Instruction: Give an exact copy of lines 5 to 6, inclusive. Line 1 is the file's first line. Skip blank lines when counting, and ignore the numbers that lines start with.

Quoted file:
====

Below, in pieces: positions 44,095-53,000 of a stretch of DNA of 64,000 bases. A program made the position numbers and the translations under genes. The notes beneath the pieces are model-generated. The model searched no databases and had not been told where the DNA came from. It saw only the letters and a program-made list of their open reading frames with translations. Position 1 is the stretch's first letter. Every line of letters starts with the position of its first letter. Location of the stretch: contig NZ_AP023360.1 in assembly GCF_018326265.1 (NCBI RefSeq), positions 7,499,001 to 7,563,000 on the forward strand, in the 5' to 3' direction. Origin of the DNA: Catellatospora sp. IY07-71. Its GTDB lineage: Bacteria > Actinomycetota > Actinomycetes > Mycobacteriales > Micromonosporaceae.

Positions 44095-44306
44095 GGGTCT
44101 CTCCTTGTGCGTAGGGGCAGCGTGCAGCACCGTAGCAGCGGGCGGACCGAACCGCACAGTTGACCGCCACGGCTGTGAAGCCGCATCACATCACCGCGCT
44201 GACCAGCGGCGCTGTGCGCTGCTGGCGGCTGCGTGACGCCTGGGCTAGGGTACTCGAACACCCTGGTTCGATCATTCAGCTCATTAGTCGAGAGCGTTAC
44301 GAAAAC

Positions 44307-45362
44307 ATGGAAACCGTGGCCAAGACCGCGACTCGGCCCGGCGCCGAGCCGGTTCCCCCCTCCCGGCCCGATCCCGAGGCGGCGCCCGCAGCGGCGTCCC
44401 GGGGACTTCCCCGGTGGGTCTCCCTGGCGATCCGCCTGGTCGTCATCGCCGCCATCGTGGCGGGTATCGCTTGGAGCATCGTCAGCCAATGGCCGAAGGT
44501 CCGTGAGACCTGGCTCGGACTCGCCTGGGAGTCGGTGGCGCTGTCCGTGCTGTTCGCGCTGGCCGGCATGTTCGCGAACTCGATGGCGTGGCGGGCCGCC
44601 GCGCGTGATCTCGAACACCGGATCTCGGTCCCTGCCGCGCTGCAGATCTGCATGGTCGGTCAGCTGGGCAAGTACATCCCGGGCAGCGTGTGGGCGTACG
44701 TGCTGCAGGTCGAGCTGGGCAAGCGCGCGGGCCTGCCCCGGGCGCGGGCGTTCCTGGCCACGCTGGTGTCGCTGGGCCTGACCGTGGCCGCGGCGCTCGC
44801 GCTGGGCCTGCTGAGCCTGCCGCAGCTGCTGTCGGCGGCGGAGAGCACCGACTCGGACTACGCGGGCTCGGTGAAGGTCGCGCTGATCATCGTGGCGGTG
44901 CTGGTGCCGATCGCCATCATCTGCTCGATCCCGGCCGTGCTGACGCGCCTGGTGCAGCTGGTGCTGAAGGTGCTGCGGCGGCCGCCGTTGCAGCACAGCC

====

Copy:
44201 GACCAGCGGCGCTGTGCGCTGCTGGCGGCTGCGTGACGCCTGGGCTAGGGTACTCGAACACCCTGGTTCGATCATTCAGCTCATTAGTCGAGAGCGTTAC
44301 GAAAAC